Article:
iPhone 6 models offer new — but still immature — calling feature

Apple’s iPhones 6 devices have a cool new calling feature, but how well it works — or even if it’s available at all — depends on your carrier.

The new iPhone 6 models support a new calling standard called VoLTE, which stands for Voice over LTE (or long-term evolution). Basically, what the standard does is to send calls made with the phones’ built in dialer over the wireless carriers’ data networks. That change could eventually have some big advantages for both carriers and consumers, allowing for better quality calls and fewer dropped connections.

But in the near-term, the switch to VoLTE could mean a more frustrating experience for some consumers — assuming they can use the service at all.

Of the Big Four carriers, only T-Mobile and Verizon are promising “nationwide” VoLTE coverage. Verizon is offering VoLTE — which it calls Advanced Calling 1.0 — in all the markets in which it offers its high-speed LTE data service. T-Mobile is basically doing the same.

But even if you subscribe to one of those carriers and are in one of their LTE markets, your ability to make VoLTE calls will depend on whether you are connected to an LTE-supporting cell tower. If you’re not, you can’t make a VoLTE call, by definition. (On the iPhone, you can confirm that you are connected to an LTE tower by looking for the “LTE” logo next to the cellular antenna strength indicator in the upper-left hand corner of the screen.)

Of the other two big carriers, Sprint isn’t yet offering VoLTE anywhere, and AT&T is only offering it in “select areas in Illinois, Indiana, Minnesota, Wisconsin and Georgia,” according to company spokesman Alexander Carey.

Even where you can get VoLTE, you may have a frustrating experience with it, especially if you are a Verizon customer. If you initiate a VoLTE call on Verizon and then move to an area that has a tower that doesn’t support VoLTE, the call will drop, company spokeswoman Heidi Flato said. For now, Verizon iPhone 6 and 6 Plus users have to manually turn on VoLTE by going into their settings.

T-Mobile is supporting an advanced protocol that promises a seamless handoff between the VoLTE system and its older voice network when callers move from an LTE-supporting tower to a non-LTE one, said Rich Garwood, the company’s Northwest Area vice president. Similarly, on AT&T, calls made over VoLTE switch over to standard voice calls when users move from LTE to non-LTE towers, Carey said.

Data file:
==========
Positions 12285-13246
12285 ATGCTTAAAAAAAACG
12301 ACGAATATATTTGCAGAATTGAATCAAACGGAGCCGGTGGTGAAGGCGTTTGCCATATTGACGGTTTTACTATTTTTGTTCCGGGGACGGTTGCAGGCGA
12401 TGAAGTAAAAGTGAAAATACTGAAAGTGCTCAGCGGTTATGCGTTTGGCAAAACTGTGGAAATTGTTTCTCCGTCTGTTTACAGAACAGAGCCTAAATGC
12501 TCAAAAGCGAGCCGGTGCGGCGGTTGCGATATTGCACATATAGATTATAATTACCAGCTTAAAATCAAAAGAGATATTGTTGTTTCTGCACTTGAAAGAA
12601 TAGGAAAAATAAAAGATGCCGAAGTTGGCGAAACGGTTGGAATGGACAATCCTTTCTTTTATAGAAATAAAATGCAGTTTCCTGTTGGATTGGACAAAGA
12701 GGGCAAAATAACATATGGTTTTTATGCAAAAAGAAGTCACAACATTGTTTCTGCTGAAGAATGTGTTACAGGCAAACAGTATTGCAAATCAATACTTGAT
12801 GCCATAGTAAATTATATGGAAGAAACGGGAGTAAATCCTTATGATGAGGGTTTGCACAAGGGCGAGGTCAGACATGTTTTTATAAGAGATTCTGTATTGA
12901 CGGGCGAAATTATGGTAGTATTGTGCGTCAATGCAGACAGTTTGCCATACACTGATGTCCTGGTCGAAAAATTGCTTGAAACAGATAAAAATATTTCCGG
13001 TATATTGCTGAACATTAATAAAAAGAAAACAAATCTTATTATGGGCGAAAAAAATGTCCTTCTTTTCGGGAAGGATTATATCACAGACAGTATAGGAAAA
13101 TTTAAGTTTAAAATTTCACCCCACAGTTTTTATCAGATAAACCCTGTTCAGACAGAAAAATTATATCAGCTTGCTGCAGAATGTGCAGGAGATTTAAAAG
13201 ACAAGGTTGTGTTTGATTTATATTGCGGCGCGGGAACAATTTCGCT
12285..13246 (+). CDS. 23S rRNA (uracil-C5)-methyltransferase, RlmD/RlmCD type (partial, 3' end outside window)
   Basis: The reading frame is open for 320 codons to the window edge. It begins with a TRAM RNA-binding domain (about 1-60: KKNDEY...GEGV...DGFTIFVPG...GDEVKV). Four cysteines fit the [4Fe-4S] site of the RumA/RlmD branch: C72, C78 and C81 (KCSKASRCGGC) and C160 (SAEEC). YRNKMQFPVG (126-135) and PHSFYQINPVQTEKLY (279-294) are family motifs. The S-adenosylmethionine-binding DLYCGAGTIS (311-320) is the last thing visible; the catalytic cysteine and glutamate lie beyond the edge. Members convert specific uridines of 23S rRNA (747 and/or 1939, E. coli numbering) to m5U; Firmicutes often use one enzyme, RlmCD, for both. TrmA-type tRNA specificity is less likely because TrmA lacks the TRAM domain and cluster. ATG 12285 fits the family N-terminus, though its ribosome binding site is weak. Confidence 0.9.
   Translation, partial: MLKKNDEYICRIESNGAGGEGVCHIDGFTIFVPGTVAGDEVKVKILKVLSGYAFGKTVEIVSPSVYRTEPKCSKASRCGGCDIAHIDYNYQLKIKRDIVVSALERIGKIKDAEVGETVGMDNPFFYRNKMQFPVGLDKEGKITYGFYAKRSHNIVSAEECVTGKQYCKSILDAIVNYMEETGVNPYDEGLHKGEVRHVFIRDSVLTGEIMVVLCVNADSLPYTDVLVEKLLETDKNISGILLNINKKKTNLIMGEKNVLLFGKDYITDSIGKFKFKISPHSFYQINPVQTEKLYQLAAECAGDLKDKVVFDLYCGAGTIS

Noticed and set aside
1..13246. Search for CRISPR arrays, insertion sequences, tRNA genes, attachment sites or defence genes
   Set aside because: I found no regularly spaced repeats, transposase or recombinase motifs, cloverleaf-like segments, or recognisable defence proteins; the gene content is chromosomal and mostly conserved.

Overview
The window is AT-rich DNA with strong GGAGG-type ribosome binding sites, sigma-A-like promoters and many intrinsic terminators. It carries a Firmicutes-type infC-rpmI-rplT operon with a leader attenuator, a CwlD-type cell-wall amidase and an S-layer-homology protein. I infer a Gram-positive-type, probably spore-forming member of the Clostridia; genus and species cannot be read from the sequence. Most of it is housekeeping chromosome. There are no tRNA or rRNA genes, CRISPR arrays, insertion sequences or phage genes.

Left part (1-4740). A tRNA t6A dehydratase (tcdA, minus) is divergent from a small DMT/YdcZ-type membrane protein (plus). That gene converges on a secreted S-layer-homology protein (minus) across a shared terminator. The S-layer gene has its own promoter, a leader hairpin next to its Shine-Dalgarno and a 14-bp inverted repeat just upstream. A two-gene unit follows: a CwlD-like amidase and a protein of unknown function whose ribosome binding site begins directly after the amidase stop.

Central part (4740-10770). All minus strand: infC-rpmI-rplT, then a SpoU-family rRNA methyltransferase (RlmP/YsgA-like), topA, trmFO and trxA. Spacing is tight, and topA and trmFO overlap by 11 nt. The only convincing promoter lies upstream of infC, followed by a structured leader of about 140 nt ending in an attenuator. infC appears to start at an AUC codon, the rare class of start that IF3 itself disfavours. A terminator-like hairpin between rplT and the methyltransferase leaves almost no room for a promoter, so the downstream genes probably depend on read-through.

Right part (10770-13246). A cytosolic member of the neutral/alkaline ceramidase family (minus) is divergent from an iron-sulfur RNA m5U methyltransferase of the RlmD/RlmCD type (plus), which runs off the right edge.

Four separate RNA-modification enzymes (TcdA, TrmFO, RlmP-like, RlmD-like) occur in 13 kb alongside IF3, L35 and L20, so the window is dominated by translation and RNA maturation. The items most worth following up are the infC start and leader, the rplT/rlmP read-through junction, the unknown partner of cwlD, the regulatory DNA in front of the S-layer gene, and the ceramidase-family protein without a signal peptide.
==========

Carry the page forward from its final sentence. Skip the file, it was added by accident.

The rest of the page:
One good thing to note about VoLTE calls. Even though such calls are being sent over the carriers’ data networks, they won’t count toward users’ data caps — at least not right now. Verizon, AT&T and T-Mobile all say that they are treating VoLTE calls just like ones placed over their regular voice networks, which under newer smartphone plans typically are subject to no minute or usage limits.

VoLTE represents a fundamental change in the way the carriers handle traditional voice calls. In the past, traditional cellular voice calls essentially got their own separate channel on carriers’ networks that was completely separate from the data channel. With VoLTE, both voice and data will intermingle in a single data channel.

That change should allow carriers to better divvy up the available bandwidth at each cell tower, since they can repurpose the bandwidth that would have been reserved only for voice calls for data transmissions. That should provide consumers with faster Internet surfing and data access when they are crowded areas with lots of people connected to the same tower.

But the format has some other advantages. Verizon and Sprint’s older networks didn’t support simultaneous voice and data transmissions from the same radio; with VoLTE, they’ll be able to. That means that Verizon iPhone users who are on the road will finally be able to check their email while talking on the phone — at least if they have the new iPhone 6 and they are on a VoLTE call.

It also means that newer Android phones for those networks should have longer battery lives. In order to get around the limitation on talking and surfing, many Android phones for Sprint and Verizon included a second cellular antenna, which tended to drain their batteries more quickly.

Additionally, the carriers are using VoLTE to roll out support for “high definition” voice calls, which promise to be clearer and sharper than traditional ones.

The new iPhones aren’t the only devices that support VoLTE. On Verizon, Samsung’s Galaxy S5 and LG’s G3 also support the new calling standard. T-Mobile users can choose from among a handful of phone models, including the Samsung Galaxy Light and the Samsung Galaxy Note 3.

Photo: Apple CEO Tim Cook introducing the new iPhone 6 models earlier this month (Karl Mondon/Bay Area News Group).

 

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